Grow Your Program
Enrichment Speed Dating – an Unforgettable Open House
Fall in Love with…Woodworking?
The room is crowded with people. There’s laughter in the air, and everyone is mingling. You’re at a table with a group of new friends, with one empty chair reserved for a special guest. A clear chime strikes in the air and an older gentleman joins your group, his hands rough and careworn. He offers a firm handshake to everyone and sits down. He places a stack of worn photos down, each one showing a beautiful piece of furniture.
“Well,” he says in a voice touched with gravel, “You ever wanted to build your own kitchen table?” The minutes tear by as he speaks like a poet about woodworking and asks and answers questions. You realize that yes, yes you indeed do want to build your own table, but you never knew where to begin.
The chime rings out again, and he moves on to a neighboring table. A young woman with rainbows in her hair takes his place. “Hi!” she chirps brightly, “did you know that I can totally teach you how to make the perfect French macaron?”
Welcome to Class Speed Dating
A flash of inspiration strikes as you have a sudden vision of a big, wooden table and a spread of fancy baked goods. “Oh yeah,” you think, “You bet I want to learn how to make perfect French macarons! And make the table to put them on!”
You’re smitten, and you haven’t even met the rest of the classes! How will you ever choose?
Speed Dating. Speed Networking. Speed Geeking. Whatever you want to call it, this fun and engaging open house format is designed to introduce people to your classes quickly, effectively, and with loads of inspirational personality.
Adopted by Many Organizations
Speed dating is believed to have been “invented” in the late 1990s as a way for singles to meet quickly. (It has a pretty cool origin story!)
While the format details vary, the idea is the same —to introduce people to each other with the help of a series of set, short timeframes (usually 3-5 minutes). At the end of each brief “date,” a bell signals that it’s time to move and meet the next person.
It was recognized that this format could be used to introduce people seeking a mentor, nonprofits seeking volunteers, and as a micro-presentation format for startups with bold ideas to present to investors. We figured that the same concept could be extended to introduce your students to new classes and created a framework for it!
Applying the Method
So, how do we use the successful methods of speed dating to promoting a class catalog at an open house? It’s not complicated when you remember that you might be introducing some to the next love of their life —a new skill, hobby, or even a future job! Recognizing that one-on-one meetups are probably not the most efficient for most education programs, we adapted the approach to use multiple timed, small-group presentations to inform, educate, and inspire.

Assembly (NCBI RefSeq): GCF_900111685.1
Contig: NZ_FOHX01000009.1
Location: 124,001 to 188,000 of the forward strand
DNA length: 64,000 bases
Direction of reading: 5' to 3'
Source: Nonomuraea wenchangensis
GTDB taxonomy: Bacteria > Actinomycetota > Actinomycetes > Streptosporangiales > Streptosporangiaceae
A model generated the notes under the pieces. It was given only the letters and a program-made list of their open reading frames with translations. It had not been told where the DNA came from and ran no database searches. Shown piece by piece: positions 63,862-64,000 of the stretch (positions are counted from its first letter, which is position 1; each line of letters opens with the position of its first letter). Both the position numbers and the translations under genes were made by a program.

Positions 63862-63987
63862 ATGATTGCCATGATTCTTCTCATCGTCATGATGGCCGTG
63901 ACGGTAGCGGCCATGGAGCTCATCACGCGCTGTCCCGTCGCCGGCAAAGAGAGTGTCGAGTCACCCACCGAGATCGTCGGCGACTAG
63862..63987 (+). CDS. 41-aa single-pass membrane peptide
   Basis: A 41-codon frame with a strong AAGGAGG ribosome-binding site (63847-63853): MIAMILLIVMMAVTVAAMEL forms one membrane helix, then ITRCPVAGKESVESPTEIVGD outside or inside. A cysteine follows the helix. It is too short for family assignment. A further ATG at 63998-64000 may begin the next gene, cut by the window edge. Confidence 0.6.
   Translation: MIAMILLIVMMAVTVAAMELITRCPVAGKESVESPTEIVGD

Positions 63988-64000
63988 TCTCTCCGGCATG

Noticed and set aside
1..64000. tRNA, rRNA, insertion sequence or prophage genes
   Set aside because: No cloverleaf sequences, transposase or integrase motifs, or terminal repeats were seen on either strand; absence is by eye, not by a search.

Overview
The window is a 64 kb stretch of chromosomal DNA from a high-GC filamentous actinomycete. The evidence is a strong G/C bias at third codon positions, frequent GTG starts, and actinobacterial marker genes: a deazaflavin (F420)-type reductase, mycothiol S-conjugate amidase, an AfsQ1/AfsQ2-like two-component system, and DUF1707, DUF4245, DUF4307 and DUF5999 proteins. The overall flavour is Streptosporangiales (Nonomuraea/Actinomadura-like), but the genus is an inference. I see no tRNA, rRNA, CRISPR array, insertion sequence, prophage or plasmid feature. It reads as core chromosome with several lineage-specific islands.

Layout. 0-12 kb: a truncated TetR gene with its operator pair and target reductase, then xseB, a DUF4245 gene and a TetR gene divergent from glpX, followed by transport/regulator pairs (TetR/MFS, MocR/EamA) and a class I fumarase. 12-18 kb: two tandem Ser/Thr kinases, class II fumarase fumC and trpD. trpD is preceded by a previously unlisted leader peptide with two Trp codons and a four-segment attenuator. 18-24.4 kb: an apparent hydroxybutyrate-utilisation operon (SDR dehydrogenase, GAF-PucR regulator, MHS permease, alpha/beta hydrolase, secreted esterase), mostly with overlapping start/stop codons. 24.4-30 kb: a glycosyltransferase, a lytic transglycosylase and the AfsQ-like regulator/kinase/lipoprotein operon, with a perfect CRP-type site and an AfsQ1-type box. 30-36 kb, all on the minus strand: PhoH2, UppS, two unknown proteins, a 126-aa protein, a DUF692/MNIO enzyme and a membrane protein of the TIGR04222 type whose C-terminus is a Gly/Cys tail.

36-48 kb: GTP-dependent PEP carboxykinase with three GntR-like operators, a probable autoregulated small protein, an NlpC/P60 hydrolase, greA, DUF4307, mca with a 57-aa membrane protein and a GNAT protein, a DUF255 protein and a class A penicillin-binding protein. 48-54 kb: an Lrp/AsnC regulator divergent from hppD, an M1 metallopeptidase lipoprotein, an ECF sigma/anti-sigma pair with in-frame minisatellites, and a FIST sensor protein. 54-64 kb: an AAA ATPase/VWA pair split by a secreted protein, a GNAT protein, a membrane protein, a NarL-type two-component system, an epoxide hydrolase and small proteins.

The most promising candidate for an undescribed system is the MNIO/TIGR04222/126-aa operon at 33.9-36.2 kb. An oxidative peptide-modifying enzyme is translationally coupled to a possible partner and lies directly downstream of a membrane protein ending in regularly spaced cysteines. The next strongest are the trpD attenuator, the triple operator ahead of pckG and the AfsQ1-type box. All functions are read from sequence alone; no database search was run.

Here are some considerations and suggestions to help you throw the best “date nite with education” ever!
Planning Is Everything
What classes will you be promoting?
Since the goal is a 3-5 minute presentation for each class, you will want to choose your featured classes carefully. If you have 10 to 12 classes, it could take roughly an hour or so for groups to experience them all. The kinds of classes you’re featuring may help determine the feel of the event as well.
What kind of event will this be?
Determine what kind of event you’ll have and the overall tone you want to set. An enrichment night could be very different from a workforce or professional development night. Will you have a festive party atmosphere, or will it be more business-casual? Will you have refreshments? Will it be a stand-alone event or just one part of a larger event?
Who are you inviting?
You need to invite guests to attend the event and meet your classes. Who will they be? Will you have them RSVP or drop in? How else will you advertise and promote the event?
What expectations will you set?
Since you want to be sure that attendees meet instructors and are introduced to classes, you will want to set clear expectations. How long will the event be? What is an attendee’s responsibility during the event? Will there be time for socializing or networking included? An event is an excellent chance to show your students what it will be like working with your organization!